> large messages, probably via disk buffering. The case of disk
> buffering and retrying generally means that the whole message, not
> just the large data parts, must be stored on disk, so the external
> storage protocol should be able to deal with that case.
> The minimal external storage format capability is to store the
> received bytestream to disk, associate it with the envelope
> information, and be able to retrieve it in whole later. This would
> require having the whole thing in RAM at those two points in time,
> however, and doesn't solve the real problem. Incremental writing and
> reading to the external storage would be much more useful. Even more
> useful, would be "partially parsed" seek points.
> An external storage system that provides "partially parsed"
> information could include:
> 1) envelope information. This section is useful to SMTP servers, but
> not other email tools, so should be optional. This could be a copy of
> the received RCPT command texts, complete with CRLF endings.
> 2) header information. This would be everything between DATA and the
> first CRLF CRLF sequence.
> 3) data. Pre-MIME this would simply be the rest of the message, but
> post-MIME it would be usefully more complex. If MIME headers can be
> observed and parsed as the data passes through, then additional
> metadata could be saved that could enhance performance of the later
> processing steps. Such additional metadata could include the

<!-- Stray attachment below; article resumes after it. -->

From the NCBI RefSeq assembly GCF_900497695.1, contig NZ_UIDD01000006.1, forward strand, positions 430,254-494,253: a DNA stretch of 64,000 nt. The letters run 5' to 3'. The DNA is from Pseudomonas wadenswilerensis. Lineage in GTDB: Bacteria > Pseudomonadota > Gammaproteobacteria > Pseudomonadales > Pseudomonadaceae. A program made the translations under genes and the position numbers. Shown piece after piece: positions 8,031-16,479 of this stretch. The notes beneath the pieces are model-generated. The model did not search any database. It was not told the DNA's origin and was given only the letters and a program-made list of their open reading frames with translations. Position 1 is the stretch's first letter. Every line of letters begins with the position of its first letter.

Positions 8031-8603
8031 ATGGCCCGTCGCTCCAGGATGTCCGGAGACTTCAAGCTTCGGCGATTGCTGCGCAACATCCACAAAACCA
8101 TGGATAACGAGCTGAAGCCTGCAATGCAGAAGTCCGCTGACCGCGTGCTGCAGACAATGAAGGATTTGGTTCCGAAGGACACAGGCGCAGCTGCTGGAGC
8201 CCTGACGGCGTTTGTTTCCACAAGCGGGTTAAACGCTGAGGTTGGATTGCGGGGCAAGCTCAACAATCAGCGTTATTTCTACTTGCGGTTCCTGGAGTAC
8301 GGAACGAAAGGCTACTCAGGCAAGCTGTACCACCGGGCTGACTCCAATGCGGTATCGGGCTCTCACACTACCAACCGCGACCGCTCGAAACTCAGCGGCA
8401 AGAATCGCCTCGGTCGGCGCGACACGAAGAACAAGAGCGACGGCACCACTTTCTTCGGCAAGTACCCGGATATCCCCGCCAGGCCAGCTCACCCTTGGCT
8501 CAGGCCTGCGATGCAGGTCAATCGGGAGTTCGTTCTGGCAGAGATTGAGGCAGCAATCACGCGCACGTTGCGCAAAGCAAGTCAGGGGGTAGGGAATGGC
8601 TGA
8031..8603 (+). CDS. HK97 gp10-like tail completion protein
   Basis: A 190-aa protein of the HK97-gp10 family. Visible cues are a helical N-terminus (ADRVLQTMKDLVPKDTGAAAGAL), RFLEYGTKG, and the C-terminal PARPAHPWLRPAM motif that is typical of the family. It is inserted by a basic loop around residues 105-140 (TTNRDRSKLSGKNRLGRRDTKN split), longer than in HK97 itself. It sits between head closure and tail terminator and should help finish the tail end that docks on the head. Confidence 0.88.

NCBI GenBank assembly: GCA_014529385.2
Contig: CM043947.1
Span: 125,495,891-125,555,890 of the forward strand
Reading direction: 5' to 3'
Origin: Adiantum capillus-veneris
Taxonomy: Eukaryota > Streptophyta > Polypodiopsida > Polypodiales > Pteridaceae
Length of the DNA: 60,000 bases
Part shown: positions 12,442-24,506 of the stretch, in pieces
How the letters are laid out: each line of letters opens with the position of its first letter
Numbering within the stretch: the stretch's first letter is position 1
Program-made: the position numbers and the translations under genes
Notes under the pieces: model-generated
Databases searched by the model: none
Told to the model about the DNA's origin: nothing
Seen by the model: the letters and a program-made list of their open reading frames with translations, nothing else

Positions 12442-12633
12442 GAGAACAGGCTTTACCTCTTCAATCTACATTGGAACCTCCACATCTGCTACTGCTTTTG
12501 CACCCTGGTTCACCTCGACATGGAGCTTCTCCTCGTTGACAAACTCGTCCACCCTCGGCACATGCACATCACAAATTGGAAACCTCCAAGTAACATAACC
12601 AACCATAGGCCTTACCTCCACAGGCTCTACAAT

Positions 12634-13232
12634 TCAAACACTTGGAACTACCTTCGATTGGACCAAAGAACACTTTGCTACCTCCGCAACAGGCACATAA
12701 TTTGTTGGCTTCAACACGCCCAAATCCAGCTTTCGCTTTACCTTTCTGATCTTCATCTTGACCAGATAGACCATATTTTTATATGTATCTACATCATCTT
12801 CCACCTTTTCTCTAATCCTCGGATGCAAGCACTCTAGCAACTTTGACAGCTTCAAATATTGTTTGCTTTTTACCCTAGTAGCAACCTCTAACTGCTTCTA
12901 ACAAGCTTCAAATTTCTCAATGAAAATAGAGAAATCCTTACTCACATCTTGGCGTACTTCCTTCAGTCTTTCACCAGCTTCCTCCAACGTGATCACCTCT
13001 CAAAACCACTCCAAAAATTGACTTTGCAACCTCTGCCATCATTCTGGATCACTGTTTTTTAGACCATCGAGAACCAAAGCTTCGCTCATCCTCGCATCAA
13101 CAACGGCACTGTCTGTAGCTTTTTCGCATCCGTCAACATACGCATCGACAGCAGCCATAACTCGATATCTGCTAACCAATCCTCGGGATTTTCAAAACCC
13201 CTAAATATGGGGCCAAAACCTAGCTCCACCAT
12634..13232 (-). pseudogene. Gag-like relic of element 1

> beginning of each MIME part, the end of the headers for that part, and
> the end of the data for that part.
> The result of saving that information would mean that minimal data
> (just headers) would need to be read in create a tree representing the
> email, the rest could be left in external storage until it is
> accessed... and then obtained directly from there when needed, and
> converted to the form required by the request... either the whole
> part, or some piece in a buffer.
> So there could be a variety of external storage systems... one that
> stores in memory, one that stores on disk per the ideas above, and a
> variety that retain some amount of cached information about the email,
> even though they store it all on disk. Sounds like this could be a
> plug-in, or an attribute of a message object creation.
> But to me, it sounds like the foundation upon which the whole email
> lib should be built, not something that is shoveled in later.
> A further note about access to data parts... clearly "data for the
> whole MIME part" could be provided, but even for a single part that
> could be large. So access to smaller chunks might be desired.
> The data access/conversion functions, therefore, should support a
> buffer-at-a-time access interface. Base64 supports random access
> easily, unless it contains characters not in the 64, that are to be
> ignored, that could throw off the size calculations. So maybe
> providing sequential buffer-at-a-time access with rewind is the best
> that can be done -- quoted-printable doesn't support random access
> very well, and neither would some sort of compression or encryption
> technique -- they usually like to start from the beginning -- and
> those are the sorts of things that I would consider likely to be
> standardized in the future, to reduce the size of the payload, and to
> increase the security of the payload.
Glenn -- http://nevcal.com/
A protocol is complete when there is nothing left to remove.
-- Stuart Cheshire, Apple Computer, regarding Zero Configuration Networking